In this information age, with all the social media we have in its various forms available at our fingertips, the impact of any natural disaster, war or movement is naturally heightened with the event feeling more local. The Syrian government opened attack on its own citizens in Homs and like the other protests in the ongoing Arab Spring, citizens not only of Syria but around the world took to Facebook, Twitter, YouTube and other social media streams to display the attack. For instance, NPR Senior Strategist, Andrew Carvin and Saudi blogger and NPR social media PA Ahmed Al Omran are not only tweeting from their own accounts @acarvin and @ahmed but also retweeting journalists, activists and more people from the ground itself, using #Syria as a hashtag. Anonymous announced via Twitter that to show solidarity with the Syrian people, they will take down two Syrian government websites, one of which is the Presidency site. They later retracted their DDoS attack on Syrian IPs, saying that citizens have limited bandwidth and they need to be allowed to continue to post information.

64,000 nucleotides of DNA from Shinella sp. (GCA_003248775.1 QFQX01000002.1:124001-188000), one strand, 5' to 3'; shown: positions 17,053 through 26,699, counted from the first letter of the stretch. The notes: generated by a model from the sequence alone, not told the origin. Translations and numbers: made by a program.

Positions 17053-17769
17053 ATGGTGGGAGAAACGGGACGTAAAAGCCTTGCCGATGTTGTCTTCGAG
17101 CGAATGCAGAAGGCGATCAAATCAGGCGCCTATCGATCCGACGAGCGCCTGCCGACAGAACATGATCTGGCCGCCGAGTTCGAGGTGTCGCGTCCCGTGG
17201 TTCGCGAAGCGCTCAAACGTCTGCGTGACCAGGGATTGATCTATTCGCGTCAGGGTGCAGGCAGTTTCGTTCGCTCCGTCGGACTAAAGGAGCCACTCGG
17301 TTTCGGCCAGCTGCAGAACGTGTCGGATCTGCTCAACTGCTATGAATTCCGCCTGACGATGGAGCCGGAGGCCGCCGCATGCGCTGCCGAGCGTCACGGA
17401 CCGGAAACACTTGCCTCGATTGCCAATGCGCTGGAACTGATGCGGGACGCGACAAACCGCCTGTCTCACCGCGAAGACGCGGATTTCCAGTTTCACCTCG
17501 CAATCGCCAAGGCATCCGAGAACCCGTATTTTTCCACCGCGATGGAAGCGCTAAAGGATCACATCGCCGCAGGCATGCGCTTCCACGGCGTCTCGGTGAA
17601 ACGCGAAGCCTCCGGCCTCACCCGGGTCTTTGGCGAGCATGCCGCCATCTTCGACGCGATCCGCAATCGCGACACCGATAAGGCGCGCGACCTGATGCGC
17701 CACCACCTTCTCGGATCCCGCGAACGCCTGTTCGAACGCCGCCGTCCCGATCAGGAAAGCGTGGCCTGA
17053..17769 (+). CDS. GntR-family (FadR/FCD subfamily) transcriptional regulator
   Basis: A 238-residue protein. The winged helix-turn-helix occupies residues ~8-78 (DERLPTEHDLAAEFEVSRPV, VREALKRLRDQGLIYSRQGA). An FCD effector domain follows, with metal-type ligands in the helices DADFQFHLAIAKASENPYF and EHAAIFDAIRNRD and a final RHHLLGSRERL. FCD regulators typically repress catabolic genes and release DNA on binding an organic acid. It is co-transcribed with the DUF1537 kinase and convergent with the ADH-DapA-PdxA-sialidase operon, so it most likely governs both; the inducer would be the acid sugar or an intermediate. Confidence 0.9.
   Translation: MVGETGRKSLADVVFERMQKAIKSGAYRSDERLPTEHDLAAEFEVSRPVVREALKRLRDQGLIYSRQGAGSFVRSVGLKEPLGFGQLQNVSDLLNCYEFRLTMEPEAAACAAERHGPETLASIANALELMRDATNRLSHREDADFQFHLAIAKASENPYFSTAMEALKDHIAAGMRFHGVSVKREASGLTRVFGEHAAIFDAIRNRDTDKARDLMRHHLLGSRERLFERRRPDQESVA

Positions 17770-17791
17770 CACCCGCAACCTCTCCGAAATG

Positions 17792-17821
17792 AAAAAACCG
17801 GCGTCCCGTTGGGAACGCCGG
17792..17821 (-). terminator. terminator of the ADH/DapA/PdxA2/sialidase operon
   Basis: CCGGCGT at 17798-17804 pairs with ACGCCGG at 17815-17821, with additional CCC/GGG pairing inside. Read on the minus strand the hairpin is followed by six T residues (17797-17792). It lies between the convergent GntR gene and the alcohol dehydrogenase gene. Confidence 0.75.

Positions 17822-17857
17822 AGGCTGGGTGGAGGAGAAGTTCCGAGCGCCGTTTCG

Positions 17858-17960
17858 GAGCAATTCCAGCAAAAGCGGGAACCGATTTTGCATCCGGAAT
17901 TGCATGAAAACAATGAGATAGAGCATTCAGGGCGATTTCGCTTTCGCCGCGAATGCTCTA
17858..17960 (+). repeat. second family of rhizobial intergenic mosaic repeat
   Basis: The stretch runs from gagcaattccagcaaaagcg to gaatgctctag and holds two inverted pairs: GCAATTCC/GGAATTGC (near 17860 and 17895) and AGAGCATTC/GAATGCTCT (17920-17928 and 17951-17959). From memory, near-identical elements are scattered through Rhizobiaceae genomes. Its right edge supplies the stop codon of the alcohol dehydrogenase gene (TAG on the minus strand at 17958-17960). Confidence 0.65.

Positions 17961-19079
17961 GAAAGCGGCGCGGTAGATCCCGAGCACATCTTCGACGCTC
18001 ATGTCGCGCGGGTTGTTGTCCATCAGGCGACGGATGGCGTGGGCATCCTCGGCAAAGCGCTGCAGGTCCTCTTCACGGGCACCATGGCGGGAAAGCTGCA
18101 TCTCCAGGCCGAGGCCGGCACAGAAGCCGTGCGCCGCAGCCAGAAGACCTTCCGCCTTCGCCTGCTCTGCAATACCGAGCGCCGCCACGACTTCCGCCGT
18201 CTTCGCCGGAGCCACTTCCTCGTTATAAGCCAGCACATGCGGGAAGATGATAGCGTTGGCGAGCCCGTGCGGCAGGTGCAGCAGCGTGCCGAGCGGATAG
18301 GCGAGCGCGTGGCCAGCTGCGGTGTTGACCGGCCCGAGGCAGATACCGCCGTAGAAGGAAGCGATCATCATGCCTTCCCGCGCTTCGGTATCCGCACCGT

Syrian Government Opens Attack On Its Citizens For Using Social Media Channels For Protest
Syria Under Attack, Social Media Floods